Life expectancy declines recorded in 2020 as the U.S. battled its first year of the coronavirus pandemic were “experienced disproportionately” among Hispanic and non-Hispanic Black Americans, according to a study published Wednesday by JAMA Network Open.
The study’s review of life expectancy drops from 2019 to 2020 in 22 high-income countries found the U.S. decline was largest at an average of 1.87 years. The 21 other high-income nations had an average decrease of about 0.58 years.
Earlier studies have attributed the pandemic to steeper drops in life expectancy averages than normal. One study released last year by researchers at Oxford University said COVID-19 was to blame for the largest life expectancy decline since World War II. In the U.S., preliminary data from the U.S. Centers for Disease Control and Prevention (CDC) found racial and ethnic disparities in declines during the first year of the pandemic, with the average gap between white and Black Americans expanding to about six years.
A Johns Hopkins University virus tracker estimated as of Wednesday that more than 987,000 people had died in the U.S. after contracting COVID-19 since the pandemic began. Hispanic and Latino Americans are 1.8 times as likely to die of COVID-19 as non-Hispanic white Americans, while non-Hispanic Black Americans are 1.7 times as likely, according to the CDC.
The U.S. life expectancy decline in 2020 is “large and highly racialized,” researchers wrote. While the average life expectancy of non-Hispanic white Americans dropped by about 1.38 years, data for Hispanic Americans showed a drop of 3.7 years while data for non-Hispanic Black Americans showed a drop of 3.22 years. Together, the three groups account for more than 90 percent of the U.S. population, researchers wrote.
“The decrease in US life expectancy was experienced disproportionately by Hispanic and non-Hispanic Black populations,” researchers wrote, adding the data was “consistent with a larger history of racial and ethnic health inequities resulting from policies of exclusion and systemic racism.”
While earlier studies assessing 2020 mortality data have relied upon provisional numbers, researchers wrote their study “to our knowledge, is the first to be based on official death counts.” Researchers at Virginia Commonwealth University School of Medicine’s Center on Society and Health, University of Colorado Boulder’s Department of Sociology and the Urban Institute’s Health Policy Center said they assessed those official death counts for their study in January.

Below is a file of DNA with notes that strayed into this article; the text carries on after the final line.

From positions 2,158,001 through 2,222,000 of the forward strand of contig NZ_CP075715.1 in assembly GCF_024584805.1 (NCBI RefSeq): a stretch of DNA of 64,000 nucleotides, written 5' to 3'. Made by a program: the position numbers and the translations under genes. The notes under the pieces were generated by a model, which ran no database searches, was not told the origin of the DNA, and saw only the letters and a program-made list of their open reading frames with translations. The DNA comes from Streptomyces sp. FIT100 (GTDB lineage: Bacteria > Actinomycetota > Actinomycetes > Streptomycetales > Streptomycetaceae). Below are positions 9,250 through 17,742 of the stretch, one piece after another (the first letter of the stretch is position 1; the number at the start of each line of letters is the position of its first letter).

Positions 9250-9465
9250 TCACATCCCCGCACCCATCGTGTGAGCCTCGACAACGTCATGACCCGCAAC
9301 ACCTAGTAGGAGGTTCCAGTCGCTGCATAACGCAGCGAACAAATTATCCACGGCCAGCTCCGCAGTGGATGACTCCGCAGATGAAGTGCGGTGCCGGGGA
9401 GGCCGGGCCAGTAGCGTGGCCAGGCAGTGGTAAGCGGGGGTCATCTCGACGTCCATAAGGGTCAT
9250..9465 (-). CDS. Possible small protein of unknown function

The U.S. has a history of recording a lower average life expectancy than other high-income nations, a trend that dates to the 1980s when the average life expectancy in the U.S. began “increasing more slowly than in peer countries.” While other high-income countries reported life expectancy increases over the last 10 years, the U.S. “remained stagnant” and even “decreased for 3 consecutive years in 2014 to 2017,” researchers wrote. The latest mortality data from 2020 “substantially” enlarges that “preexisting gap,” they said.
Declining life expectancy averages among Americans have been linked in part to drug overdose deaths and chronic diseases, though researchers noted “systemic vulnerabilities” in the nation’s social, economic and health care arenas may also factor in. With these variables at play, the U.S. “entered the COVID-19 pandemic in a fundamentally weakened state,” researchers wrote.
Data on American deaths “included not only those attributed to COVID-19 but also non-COVID deaths associated with social and economic disruptions of the pandemic, along with inadequate or delayed care of acute emergencies and chronic illnesses and behavioral health crises that fueled a record increase in fatal drug overdoses,” the study said.
Larger declines in life expectancy averages among Hispanic Americans and non-Hispanic Black Americans “reflect their higher risk of hospitalization and death from COVID-19 and vulnerability to conditions causing non-COVID deaths,” researchers wrote.
The extent to which American life expectancy averages changed during the second year of the pandemic will remain uncertain until finalized mortality data for 2021 has been released, according to researchers.
Newsweek reached out to the CDC for comment.